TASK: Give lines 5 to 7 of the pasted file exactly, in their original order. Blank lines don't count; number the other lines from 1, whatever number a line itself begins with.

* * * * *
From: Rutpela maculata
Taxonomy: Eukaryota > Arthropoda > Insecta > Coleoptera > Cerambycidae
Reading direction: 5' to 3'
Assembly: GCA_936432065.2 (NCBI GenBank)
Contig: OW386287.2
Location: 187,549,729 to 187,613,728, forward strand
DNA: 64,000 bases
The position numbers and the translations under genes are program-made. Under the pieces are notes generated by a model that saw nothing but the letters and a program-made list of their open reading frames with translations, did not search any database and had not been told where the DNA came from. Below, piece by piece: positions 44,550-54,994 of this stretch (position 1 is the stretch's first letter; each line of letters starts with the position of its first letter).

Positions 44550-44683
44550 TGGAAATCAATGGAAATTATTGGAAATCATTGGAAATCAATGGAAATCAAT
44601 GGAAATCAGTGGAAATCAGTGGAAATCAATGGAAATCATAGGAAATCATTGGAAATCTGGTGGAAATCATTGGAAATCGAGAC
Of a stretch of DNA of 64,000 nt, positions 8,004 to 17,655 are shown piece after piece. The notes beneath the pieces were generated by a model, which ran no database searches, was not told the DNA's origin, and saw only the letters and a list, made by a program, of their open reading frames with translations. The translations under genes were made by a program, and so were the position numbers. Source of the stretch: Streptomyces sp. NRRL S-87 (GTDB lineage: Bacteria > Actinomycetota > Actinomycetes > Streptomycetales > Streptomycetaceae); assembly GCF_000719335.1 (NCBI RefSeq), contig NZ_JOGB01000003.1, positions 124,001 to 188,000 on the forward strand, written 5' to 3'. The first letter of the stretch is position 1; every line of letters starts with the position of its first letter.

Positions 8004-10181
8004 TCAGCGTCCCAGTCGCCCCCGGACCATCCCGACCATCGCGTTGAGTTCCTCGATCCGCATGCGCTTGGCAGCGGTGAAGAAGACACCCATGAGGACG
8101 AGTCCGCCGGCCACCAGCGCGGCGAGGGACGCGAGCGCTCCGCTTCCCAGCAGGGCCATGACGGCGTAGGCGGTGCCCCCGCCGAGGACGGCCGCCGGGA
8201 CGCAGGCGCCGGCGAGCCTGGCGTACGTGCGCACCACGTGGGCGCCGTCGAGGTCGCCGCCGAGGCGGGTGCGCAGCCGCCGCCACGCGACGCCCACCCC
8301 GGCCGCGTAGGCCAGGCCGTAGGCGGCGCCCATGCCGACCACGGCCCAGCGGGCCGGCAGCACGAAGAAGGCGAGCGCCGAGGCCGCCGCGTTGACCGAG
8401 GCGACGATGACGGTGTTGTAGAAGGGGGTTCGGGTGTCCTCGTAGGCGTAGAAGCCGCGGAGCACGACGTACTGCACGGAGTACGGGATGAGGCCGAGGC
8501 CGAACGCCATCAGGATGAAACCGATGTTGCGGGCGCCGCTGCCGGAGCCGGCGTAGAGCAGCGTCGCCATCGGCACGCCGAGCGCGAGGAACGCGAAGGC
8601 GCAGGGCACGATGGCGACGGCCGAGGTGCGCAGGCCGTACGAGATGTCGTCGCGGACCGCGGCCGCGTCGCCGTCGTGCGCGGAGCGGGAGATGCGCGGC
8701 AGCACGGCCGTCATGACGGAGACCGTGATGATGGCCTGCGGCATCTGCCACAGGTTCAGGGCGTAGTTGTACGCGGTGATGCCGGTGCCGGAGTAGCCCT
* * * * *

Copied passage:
Contig: OW386287.2
Location: 187,549,729 to 187,613,728, forward strand
DNA: 64,000 bases